The Respondent, Mr Abrook, was a ‘persistent beggar’ in the Swindon area. He was not homeless but ‘gave the impression to the public that he was’. He was addicted to drugs, and his antisocial behaviour including his begging was directly driven by his drug addition. The Appellant, Swindon Borough Council, had obtained a series of orders under Part 1 of Anti-social Behaviour, Crime and Policing Act 2014 (‘the Act’) which prevented the Respondent from begging, sleeping or sitting on the street, and verbally abusing passers by, among other related activities. Several of these orders were subject to a power of arrest. On a number of occasions, the Respondent was found to have breached the orders and had been committed for contempt of court. In particular he had been committed for breach of an order made on 11 April 2022 (referred to by the Court as ‘order 5’, being the fifth such order granted against Mr Abrook). The Respondent admitted begging in breach of ‘order 5’ on four occasions between January and March 2023.

An adjourned hearing which had been listed to deal with sentencing came before District Judge Hatvany. Though Mr Abrook had not appealed or applied to discharge ‘order 5’, the District Judge discharged the order of his own motion. The Judge found that Mr Abrook had engaged in ‘passive’ rather than ‘aggressive’ begging and that as such his behaviour was not ‘antisocial’ for the purposes of Part I of the Act: “per se, as long as it is not aggressive, it is not conduct likely to cause harassment alarm or distress, and is not anti-social behaviour, and that actually this form of begging is a feature of urban life”. The Judge also concluded that the county court was not an appropriate forum for dealing with this particular type of anti-social behaviour “because if there is a breach because Mr Abrook goes out and begs, as he will do, to fund his drug addiction, I cannot see that that breach would reach the custody threshold”. On this basis the judge discharged ‘order 5’ of his own motion. The Judge granted permission to appeal on four procedural grounds in addition to one ‘issue of principle’ as to the scope of antisocial behaviour, and ordered that the appeal be transferred to the Court of Appeal to provide guidance of the application of Part 1 of the Act to ‘begging’.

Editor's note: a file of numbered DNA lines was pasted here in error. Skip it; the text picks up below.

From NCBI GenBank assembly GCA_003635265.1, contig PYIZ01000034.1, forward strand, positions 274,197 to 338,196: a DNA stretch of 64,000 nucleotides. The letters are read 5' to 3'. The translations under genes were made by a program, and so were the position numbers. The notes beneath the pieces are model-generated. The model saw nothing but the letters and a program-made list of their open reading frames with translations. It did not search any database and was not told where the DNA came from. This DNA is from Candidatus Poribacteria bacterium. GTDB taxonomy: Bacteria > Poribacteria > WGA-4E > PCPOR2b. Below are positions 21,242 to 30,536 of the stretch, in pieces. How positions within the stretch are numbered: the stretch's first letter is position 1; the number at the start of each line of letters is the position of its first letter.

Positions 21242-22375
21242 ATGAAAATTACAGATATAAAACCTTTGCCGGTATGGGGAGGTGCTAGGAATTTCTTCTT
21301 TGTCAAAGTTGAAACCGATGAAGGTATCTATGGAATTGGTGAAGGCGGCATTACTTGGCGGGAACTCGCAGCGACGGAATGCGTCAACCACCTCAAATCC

The Court of Appeal unanimously allowed the appeal on all grounds, with the lead judgment given by Elisabeth Laing LJ. On the ‘issue of principle’ she held that ‘anti-social behaviour’ under the Act does not capture trivial conduct and in a non-housing context captures conduct which is different from and more serious than conduct capable of causing nuisance and annoyance (§104-105). The touchstone is whether the behaviour has caused or is likely to cause ‘harassment, alarm, or distress’, and there must be a direct causal connection (as distinction from only a contributory causal connection) between the behaviour and the effect (§106). The distinction between ‘passive’ and ‘aggressive’ begging was not a useful gloss on the statutory test (§108). A court considering an application for an injunction must consider not only whether the behaviour is ‘anti-social’ within the meaning of section 2 of the Act, and whether it is just and convenient to make an order for the purpose of preventing the behaviour. This latter assessment will entail consideration of whether the behaviour is serious enough to warrant intervention of the court, even where it meets the threshold for anti-social behaviour, and also whether it might be better to impose a positive requirement rather than a restraint on conduct (at §109).

The Court also gave two obiter warnings regarding the conduct of applications under Part 1 of the Act. First, it noted that a power of arrest should not be attached a as matter of course but only where the behaviour consists of or includes ‘the use or threatened use of violence against other persons or there is a significant risk of harm’ as required by section 4(1) of the Act, and doubted whether that test had been met on each occasion when a power of arrest had been granted in the proceedings against Mr Abrook (§69, 110). Second, it noted that the county courts should carefully police restrictions on the making of applications without notice, and should require applicant to ‘articulate good reasons’ for departing from the statutory notice requirements. Elisabeth Laing LJ again doubted whether the applications made without notice against Mr Abrook had been supported by ‘evidence of an exceptional case in which such an application was necessary to prevent serious harm to any victim’ (§111).

This blog was written by – Siân McGibbon, a barrister at Landmark Chambers.

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